How to prevent money laundering

In previous blogs I discussed “What is money laundering ( https://shaileshdash.com/2016/01/12/what-is-money-laundering/)”, “How Money Laundering Works ( https://shaileshdash.com/2016/01/24/how-money-laundering-works/ )”, and “Why and how to money laundering is illegal and immoral ( https://shaileshdash.com/2016/03/02/why-and-how-money-laundering-is-illegal-and-immoral/ )

Today I would like to delve into the laws and actions governments and authorities take to prevent money laundering.

Anti-money laundering (AML) efforts describe the legal controls used to fight money laundering. Global AML guidelines were the result of the formation of the Financial Action Task Force (FATF) in 1989 which put forward 40 recommendations on an international framework to be used in combating money laundering. The FATF also publicizes the identity of countries with deficient AML laws, which then come under intense international pressure to amend their laws.

Key components of effective AML programmes include:

  • Criminalisation of money laundering
  • Providing police and regulators with power and tools to trace and seize money laundering proceeds
  • Sharing of information with other countries as needed, and
  • Requirements for financial institutions to identify customers, keep records and establish controls and reporting procedures.

 

What Do Governments Look Out For When Identifying Money Laundering?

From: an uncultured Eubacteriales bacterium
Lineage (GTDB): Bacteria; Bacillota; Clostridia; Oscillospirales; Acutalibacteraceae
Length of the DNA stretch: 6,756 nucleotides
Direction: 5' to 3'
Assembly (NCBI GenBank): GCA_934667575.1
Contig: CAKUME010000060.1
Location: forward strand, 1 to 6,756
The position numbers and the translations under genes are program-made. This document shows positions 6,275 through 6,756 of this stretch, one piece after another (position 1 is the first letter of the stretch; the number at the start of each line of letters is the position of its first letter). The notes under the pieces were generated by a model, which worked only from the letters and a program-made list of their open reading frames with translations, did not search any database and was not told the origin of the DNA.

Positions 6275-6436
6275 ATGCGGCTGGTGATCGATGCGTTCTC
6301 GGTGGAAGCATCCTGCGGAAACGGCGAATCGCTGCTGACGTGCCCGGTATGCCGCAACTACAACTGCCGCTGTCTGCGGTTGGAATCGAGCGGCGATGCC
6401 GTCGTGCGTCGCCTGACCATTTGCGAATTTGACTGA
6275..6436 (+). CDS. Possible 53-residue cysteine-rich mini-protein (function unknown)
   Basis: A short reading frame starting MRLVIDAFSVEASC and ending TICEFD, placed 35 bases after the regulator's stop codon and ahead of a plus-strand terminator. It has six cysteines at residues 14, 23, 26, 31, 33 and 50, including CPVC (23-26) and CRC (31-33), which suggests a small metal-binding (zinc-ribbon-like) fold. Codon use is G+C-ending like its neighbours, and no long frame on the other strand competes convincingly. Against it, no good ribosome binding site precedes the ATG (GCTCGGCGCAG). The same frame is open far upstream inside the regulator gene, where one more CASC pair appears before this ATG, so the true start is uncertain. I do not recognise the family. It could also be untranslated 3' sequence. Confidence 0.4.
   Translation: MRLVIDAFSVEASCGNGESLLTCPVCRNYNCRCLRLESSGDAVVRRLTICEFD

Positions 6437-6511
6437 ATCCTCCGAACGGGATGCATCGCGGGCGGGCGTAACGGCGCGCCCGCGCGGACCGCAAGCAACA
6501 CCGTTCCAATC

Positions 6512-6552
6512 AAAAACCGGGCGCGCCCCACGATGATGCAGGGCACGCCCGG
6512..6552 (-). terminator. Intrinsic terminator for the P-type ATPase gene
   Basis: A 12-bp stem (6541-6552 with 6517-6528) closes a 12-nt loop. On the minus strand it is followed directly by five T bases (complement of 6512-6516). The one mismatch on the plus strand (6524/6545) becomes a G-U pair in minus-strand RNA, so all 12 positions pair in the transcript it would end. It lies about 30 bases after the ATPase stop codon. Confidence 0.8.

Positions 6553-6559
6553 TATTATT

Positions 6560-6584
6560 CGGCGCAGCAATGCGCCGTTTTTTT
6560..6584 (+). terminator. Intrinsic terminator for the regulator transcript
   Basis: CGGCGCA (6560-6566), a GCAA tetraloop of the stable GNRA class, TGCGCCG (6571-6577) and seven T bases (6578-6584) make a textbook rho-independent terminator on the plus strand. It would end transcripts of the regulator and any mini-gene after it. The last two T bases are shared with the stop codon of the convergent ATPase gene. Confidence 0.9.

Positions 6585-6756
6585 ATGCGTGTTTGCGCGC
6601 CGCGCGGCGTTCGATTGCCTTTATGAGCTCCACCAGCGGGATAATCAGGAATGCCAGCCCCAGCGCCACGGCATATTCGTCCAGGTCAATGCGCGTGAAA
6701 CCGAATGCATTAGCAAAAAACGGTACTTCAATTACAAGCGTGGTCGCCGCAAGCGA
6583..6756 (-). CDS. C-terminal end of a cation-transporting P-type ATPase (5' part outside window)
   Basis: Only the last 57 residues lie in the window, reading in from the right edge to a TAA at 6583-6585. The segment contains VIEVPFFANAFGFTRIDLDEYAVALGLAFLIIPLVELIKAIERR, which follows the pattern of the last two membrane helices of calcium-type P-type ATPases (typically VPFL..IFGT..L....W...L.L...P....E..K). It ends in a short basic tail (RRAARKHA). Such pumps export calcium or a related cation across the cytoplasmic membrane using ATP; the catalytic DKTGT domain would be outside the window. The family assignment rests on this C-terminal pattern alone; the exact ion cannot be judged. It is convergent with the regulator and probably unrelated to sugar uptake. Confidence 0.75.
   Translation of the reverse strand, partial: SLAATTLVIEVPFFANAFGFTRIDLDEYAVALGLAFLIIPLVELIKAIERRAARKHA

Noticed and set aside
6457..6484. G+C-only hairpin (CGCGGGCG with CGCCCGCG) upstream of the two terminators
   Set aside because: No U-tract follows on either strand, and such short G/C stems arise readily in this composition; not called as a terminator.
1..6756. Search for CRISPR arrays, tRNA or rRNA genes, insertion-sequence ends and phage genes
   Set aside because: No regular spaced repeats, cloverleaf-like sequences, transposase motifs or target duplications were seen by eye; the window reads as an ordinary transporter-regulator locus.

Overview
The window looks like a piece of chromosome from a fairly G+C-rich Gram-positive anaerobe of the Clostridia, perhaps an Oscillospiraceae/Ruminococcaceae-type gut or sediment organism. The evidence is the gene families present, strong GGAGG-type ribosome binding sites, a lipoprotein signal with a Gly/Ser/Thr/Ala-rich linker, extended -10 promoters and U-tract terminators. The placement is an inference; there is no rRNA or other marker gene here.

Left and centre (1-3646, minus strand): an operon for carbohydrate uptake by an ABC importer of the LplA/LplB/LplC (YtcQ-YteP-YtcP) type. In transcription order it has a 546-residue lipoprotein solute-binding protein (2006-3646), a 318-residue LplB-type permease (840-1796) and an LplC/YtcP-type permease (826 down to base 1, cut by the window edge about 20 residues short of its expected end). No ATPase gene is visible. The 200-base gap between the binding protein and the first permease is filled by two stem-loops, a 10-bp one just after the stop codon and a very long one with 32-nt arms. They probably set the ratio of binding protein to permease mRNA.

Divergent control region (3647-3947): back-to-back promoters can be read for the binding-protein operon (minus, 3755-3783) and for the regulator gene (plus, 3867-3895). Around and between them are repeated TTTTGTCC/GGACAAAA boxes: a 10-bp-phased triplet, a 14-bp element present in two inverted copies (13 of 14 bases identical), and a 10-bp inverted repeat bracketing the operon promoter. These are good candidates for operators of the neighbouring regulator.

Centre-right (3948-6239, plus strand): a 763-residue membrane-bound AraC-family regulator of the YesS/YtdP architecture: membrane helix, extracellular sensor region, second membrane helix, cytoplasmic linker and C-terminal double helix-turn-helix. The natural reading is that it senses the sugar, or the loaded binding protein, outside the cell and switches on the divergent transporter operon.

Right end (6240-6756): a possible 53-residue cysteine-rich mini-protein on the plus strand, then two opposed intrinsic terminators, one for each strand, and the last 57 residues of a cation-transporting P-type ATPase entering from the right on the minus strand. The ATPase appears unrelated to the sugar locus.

When identifying the money laundering, the governments look out for —

  • Large amount of transaction
  • Source of the money
  • Ownership of the money
  • Destination of the money
  • Identity of the owner
  • Is there any relationship between the owner and any criminal or terrorist group?

 

How Governments Identify Money Laundering

Although it is increasingly difficult to measure, the money which is laundered each year poses a significant concern for governments worldwide. Efforts have been undertaken to prevent, identify and apprehend those who engage in money laundering. Financial regulatory authorities, private financial institutions and law enforcers all need to be heard when developing national AML programmes.

The first line of defense is the involvement of financial institutions. In order to fulfil government requirements and avoid any risk to their professional reputations, they play a large part in monitoring transactions to determine which may involve “dirty” money. Customer identification, record keeping and reporting systems are all needed to verify compliance with government guidelines. Suspicious transactions may be identified by monitoring to find those which are not compatible with a customer’s finances or those which make no commercial sense.

The importance of international cooperation also factors in here. As much money laundering involves cash moving across borders or transferring between financial systems, data from various sources often needs to be correlated to uncover the whole picture of the money laundering operation.

 

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